Doctor in the House: How to manage back pain
Nearly 10 million working days are lost each year for adults aged 25-64 due to back pain – and around 80% of us will suffer from back pain at some point in our lives.
The financial cost to the UK economy is estimated to be around £12bn per year, plus there are huge personal and emotional costs.
In BBC One’s Doctor in the House I help 42-year-old Mark, who works in retail. A former athlete, Mark has suffered from back pain for over 20 years and this has caused him significant problems.
Most cases of back pain are self-limiting and probably go within a few weeks. Mark was different.
He had chronic back pain and this had lasted for years. He has had to take time off from work, which has impacted his family’s financial situation, and he’s even had to stay in hospital because his pain has been so severe.
So what causes back pain?
It is always important to rule out specific causes such as cancer, infections and fractures, so seek advice from a medical professional if you’re concerned.
Thankfully, the vast majority of back pain cases have no sinister cause and are called non-specific, and there are a wide variety of therapies that can be useful.
The National Institute for health and Care Excellence (NICE) guidelines encourage sufferers to continue with normal activities as much as possible. Unfortunately for Mark, this was not possible.
He used to do mixed martial arts classes every week with his son, Kiki, but had to give this up because of his pain. This was upsetting for them both.
After spending time with Mark, I identified some key areas that I felt were playing a role in his back pain – mechanical, psychological and biochemical. My treatment plan involved tackling them all.
I first examined Mark’s feet and noticed they were not symmetrical – this is like a building with a wonky foundation. I knew that this was likely to be a contributing factor to Mark’s back pain so I took him to see a movement specialist.
He looked at Mark’s full history. Mark had an injury to his right knee and had broken his leg when he was five years old. Both these factors may have contributed to Mark’s back pain.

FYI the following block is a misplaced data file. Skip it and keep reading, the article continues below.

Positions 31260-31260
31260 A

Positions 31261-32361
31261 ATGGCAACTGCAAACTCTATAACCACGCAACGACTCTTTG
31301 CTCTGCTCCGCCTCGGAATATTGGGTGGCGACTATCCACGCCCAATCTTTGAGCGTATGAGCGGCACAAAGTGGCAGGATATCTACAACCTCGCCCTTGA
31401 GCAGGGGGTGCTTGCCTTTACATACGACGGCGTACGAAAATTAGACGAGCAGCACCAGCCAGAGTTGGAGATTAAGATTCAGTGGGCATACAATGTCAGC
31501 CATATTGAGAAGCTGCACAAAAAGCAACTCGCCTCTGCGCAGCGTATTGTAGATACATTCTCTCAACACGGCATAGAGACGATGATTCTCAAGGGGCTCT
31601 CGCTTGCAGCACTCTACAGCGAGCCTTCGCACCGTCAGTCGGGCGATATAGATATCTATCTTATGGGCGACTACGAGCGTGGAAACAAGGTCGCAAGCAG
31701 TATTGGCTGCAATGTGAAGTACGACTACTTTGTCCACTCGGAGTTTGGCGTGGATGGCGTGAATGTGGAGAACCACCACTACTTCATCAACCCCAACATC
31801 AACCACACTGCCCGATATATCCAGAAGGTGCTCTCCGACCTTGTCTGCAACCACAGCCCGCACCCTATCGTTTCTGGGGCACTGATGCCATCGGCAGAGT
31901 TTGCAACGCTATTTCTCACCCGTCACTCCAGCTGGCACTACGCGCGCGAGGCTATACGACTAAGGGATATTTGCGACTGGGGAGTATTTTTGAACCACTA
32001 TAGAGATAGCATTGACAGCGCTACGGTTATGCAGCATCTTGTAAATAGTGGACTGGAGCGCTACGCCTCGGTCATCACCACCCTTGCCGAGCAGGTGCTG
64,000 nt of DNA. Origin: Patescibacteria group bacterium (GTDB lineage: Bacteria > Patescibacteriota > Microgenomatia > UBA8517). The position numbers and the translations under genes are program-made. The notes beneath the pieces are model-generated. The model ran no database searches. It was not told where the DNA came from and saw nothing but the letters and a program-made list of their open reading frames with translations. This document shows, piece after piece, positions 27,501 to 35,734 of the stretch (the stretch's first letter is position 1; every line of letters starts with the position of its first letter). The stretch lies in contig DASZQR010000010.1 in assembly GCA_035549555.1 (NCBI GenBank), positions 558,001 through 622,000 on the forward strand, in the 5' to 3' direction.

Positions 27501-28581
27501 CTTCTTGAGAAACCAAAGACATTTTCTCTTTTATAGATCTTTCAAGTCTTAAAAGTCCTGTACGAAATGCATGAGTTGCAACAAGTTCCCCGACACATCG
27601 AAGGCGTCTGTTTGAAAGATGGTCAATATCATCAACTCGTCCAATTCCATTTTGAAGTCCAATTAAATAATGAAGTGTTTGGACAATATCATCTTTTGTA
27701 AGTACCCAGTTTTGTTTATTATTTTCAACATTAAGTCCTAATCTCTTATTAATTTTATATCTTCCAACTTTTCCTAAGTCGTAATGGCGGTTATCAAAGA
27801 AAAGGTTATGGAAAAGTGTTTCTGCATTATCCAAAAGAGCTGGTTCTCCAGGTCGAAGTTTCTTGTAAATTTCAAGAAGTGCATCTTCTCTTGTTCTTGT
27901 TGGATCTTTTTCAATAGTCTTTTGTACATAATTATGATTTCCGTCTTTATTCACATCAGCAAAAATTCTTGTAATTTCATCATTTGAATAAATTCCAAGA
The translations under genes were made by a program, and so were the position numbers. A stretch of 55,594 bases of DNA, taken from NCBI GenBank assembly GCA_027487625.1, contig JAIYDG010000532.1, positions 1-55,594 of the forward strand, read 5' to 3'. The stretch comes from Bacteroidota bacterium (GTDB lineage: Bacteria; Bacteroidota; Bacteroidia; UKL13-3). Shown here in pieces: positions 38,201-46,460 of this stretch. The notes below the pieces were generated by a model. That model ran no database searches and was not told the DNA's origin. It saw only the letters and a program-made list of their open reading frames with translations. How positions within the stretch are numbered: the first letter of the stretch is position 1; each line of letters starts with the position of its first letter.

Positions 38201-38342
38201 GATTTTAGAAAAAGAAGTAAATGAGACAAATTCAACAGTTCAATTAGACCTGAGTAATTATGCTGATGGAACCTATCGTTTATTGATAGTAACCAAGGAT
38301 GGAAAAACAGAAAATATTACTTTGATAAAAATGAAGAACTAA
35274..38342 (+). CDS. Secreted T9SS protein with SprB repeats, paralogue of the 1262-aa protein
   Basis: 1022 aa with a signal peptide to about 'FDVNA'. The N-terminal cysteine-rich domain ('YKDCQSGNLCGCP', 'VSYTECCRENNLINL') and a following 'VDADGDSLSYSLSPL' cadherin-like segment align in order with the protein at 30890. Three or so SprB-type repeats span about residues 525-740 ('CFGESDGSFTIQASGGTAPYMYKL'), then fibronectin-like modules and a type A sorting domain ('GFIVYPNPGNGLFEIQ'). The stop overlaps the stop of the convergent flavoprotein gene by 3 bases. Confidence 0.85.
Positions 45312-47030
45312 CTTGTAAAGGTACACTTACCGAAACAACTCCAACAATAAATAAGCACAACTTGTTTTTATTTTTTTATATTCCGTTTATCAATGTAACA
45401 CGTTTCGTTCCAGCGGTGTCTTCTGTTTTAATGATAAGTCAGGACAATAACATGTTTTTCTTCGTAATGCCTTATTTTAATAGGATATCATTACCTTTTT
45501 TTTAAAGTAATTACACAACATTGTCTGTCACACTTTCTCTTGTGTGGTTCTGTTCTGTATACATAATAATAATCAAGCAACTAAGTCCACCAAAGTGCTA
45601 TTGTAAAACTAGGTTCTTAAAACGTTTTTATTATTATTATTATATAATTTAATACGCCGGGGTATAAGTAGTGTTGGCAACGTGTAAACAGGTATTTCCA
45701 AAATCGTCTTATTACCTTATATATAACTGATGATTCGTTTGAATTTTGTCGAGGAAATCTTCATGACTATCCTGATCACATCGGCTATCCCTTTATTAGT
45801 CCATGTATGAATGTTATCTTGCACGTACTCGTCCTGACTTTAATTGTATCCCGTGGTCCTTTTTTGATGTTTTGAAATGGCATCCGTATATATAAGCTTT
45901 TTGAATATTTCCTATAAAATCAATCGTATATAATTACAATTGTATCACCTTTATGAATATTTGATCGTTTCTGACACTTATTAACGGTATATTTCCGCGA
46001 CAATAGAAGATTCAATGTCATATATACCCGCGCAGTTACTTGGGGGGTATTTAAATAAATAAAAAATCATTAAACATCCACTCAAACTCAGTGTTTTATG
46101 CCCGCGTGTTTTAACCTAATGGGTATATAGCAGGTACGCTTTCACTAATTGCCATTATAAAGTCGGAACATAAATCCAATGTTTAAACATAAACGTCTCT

The therapist assessed Mark’s movement patterns and identified muscles that were not working as efficiently as they should. He also assessed Mark’s stability and flexibility. He identified a reduced range of motion in his right leg and overuse of his left.
He recommended a series of movements for Mark to perform several times per week. These were personalised for Mark.
He said: “Just by speaking to a movement specialist and them looking at the way I walked, they could tell that it was my left side that was overcompensating for my right.
“Doctors and specialists I’d seen in the past hadn’t recognised this, and it was only Dr Chatterjee’s completely different approach that flagged this as one of the possible reasons for my back pain.
“Seeing the movement specialist has definitely helped and what I’ve realised from this process is that there are other ways of improving your health and any conditions you have, if you know how.”
In addition, Mark suffered from huge amounts of stress. Financial worries, concerns over employment and resultant insomnia meant that Mark was carrying a lot of stress around with him. Stress can modify our perception of pain through its action on the brain.
To combat Mark’s stress, I taught him various ways in which he could actively de-stress, such as making time for himself, listening to music and meditation.
In addition, I sent him to try Tai Chi. Mark already had a love of martial arts so I felt it would be an activity he’d enjoy. Tai Chi is a low impact form of exercise known as a “moving meditation” and combines slow, purposeful movements with controlled breathing.
Mark had very low levels of Vitamin D, which is an important nutrient for bone health. Our main source is from the action of sunlight on our skin although we can get some from foods such as oily fish and eggs. Many of us struggle to get enough from food and require supplementation.
People with dark skin are at higher risk of being low in Vitamin D. Mark felt a reduction in pain once I corrected his Vitamin D levels. I have many patients who have seen similar improvements.
A combination approach
The 2016 NICE guidance on the management of back pain recognises that a combination of approaches may be necessary to treat back pain – exercise, psychological therapies as well as manipulative therapy.
In my 15 years of clinical experience, I have found that different patients have different triggers. Therefore, it stands to reason that the success of a treatment regime may vary from person to person.
I used a combination of approaches with Mark. Within a few weeks he was back doing mixed martial arts classes with his son. Two months later, he was riding his bike and using a cross trainer for 30-minutes every day.
The bane of back pain
The key to managing back pain is to understand what the causes are for you. I suffered with back pain for 10 years and tried many different therapies that would give me short term relief.
It was only when I saw movement specialist, Gary Ward (who featured in Doctor in the House series 1), that my pain went away for good. He helped me to re-train my movement patterns.
Here are some simple tips that may help you with your back pain.
1. Get up regularly from your desk
Set an alarm once every hour to remind you to get up and move around. Perhaps try a standing desk, a different chair or even a Swiss ball.
2. Prioritise active relaxation
This could be meditation, yoga, or simply going for a walk.
3. Find a regular form of activity that you enjoy
You are much more likely to engage with an activity long term if you enjoy it. I suggested Tai Chi to Mark because he loved martial arts.
4. Try and be as active as possible
Don’t underestimate the benefits of regular walking.
Watch the full episode of Doctor in the House
Monday, 21:00 BST on BBC One.